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Can you spare a job? Tips for job hunting in a (still) tough economy


Unless you've been vacationing in an alternate dimension for the last two years, you probably know that the economy has been going through a rough period. Along with that, the job market has also been difficult, with new graduates and other job seekers having to work harder to get their foot in the door. Times like these can lead to feelings of discouragement. Here's the good news: (1) A 2012 study shows an improving job environment, and (2) you can improve your own chances by taking positive action. Here are five tips to help fuel your job-finding efforts.

  • Network. You may have heard this before, but it's as true now as ever: It's as much about who you know as what you know. This doesn't mean you have to be "connected" to important or famous people in order to make things happen. It does mean that you should "recruit" your friends and family to help with your job search. Let them know what kinds of jobs you're seeking, and ask them to keep an eye out. You're far more likely to find a job this way than by filling out a random job application online.
  • Avoid resume-killing words. In a crowded field of applicants, the most important thing you can do is make your resume stand out. One of the best ways you can do this is by avoiding overused words — especially ones that could apply to almost any job seeker. Words like responsible, successful, dependable, and team player can be said of anyone with work experience, and violate the "show, don't tell" rule — instead of saying you were successful, for example, describe the success you had.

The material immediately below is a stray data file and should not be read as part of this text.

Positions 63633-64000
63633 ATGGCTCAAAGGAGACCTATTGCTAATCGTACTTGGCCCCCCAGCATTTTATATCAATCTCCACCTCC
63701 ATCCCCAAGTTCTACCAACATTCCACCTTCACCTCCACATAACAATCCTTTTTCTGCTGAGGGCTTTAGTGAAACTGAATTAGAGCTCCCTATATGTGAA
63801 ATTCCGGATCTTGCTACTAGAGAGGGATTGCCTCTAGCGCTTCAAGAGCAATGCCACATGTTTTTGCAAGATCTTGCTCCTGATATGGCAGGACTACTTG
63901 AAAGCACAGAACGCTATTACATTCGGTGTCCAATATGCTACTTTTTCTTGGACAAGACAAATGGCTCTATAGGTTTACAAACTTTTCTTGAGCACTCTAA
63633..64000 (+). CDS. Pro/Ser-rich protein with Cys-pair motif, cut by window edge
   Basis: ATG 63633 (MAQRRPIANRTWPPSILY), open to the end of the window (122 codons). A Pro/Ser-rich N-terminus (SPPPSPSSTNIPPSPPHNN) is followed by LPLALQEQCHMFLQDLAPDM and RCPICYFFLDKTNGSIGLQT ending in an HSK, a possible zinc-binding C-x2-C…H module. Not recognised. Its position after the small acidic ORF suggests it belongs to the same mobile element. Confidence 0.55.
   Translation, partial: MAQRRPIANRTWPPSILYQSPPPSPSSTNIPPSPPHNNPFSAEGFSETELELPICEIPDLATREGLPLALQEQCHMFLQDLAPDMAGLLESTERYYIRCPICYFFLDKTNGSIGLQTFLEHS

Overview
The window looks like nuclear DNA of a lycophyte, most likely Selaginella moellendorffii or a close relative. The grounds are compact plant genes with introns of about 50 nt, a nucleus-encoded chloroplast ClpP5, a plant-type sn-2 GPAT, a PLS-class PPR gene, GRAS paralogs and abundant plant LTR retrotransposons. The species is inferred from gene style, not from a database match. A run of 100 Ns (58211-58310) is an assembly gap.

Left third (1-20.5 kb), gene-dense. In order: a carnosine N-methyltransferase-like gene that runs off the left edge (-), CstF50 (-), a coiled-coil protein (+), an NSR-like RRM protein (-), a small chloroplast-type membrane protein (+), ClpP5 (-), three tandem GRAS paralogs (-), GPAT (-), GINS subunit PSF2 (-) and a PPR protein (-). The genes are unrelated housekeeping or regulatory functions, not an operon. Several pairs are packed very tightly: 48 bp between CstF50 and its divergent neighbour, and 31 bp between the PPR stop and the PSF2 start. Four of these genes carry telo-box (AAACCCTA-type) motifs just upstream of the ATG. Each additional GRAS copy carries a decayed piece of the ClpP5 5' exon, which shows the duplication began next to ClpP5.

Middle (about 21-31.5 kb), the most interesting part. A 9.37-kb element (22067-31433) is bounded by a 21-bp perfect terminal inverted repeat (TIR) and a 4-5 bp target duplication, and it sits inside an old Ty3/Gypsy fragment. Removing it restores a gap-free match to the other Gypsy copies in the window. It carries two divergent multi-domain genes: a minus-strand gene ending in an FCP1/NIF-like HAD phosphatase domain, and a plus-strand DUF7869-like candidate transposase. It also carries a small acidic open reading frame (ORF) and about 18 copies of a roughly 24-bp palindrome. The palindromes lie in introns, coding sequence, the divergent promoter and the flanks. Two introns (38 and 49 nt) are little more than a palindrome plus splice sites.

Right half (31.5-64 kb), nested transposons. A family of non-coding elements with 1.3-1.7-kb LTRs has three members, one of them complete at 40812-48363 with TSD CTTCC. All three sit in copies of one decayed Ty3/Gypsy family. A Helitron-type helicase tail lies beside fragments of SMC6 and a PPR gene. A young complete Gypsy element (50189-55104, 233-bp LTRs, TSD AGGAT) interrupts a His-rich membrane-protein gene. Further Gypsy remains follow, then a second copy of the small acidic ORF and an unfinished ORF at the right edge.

• Don't pad your resume. Exaggerating or lying on your resume can be very tempting, but in the age of Google and Facebook it just isn't smart. When a potential employer can check your background and references so easily, including untrue information will lead your resume immediately to the trashcan.
  • Take temporary jobs. If you're having trouble finding a job in your chosen field, taking a temporary position can be a great way to land a full-time gig. A temporary position can lead to a permanent job, and if it doesn't, you've still increased your experience level.
  • Stay positive. Remember that even in a tough economy, far more people have jobs than don't. Furthermore, allowing yourself to get discouraged can slow down your Job-Hunting efforts and make you seem less appealing to potential employers. No one wants to hire a "downer." So keep your chin up, and keep at it — it's the only way to guarantee success!